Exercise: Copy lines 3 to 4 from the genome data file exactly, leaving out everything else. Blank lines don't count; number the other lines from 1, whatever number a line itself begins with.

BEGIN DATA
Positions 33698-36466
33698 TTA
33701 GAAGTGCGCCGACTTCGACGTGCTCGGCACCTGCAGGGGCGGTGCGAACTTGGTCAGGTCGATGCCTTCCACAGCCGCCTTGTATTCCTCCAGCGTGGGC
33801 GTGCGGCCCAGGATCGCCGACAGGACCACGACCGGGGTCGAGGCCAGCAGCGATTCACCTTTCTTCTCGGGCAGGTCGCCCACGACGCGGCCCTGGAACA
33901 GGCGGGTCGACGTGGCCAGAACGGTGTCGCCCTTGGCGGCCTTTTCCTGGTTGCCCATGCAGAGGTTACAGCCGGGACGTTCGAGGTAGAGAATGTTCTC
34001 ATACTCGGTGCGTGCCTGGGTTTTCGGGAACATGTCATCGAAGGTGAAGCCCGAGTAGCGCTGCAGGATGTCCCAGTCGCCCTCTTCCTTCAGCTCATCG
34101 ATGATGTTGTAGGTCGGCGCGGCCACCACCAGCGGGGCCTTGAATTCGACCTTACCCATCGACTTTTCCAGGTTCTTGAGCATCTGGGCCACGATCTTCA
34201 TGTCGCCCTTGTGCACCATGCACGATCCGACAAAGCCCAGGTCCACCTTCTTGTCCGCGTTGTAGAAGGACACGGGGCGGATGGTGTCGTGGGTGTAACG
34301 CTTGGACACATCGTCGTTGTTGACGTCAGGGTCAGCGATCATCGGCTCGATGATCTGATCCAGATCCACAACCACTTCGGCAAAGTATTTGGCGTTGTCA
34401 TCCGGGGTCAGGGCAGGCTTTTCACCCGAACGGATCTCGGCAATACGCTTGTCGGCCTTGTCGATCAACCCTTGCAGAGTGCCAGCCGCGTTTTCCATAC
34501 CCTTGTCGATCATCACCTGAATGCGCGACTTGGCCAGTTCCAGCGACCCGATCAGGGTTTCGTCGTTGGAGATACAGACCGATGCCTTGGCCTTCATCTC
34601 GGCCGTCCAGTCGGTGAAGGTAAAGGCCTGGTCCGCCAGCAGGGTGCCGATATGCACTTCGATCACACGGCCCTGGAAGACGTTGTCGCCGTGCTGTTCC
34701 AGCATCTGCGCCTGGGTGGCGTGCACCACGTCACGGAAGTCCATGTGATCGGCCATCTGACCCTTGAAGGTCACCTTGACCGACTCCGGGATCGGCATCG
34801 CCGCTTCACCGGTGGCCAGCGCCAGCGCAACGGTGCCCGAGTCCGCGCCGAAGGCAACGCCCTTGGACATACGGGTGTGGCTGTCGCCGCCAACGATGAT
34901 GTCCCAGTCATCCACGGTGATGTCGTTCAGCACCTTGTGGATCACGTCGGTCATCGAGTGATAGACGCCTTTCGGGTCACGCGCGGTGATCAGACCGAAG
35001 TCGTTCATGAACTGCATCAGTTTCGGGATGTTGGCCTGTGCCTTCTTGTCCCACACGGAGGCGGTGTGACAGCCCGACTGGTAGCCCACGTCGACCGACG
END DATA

33701 GAAGTGCGCCGACTTCGACGTGCTCGGCACCTGCAGGGGCGGTGCGAACTTGGTCAGGTCGATGCCTTCCACAGCCGCCTTGTATTCCTCCAGCGTGGGC
33801 GTGCGGCCCAGGATCGCCGACAGGACCACGACCGGGGTCGAGGCCAGCAGCGATTCACCTTTCTTCTCGGGCAGGTCGCCCACGACGCGGCCCTGGAACA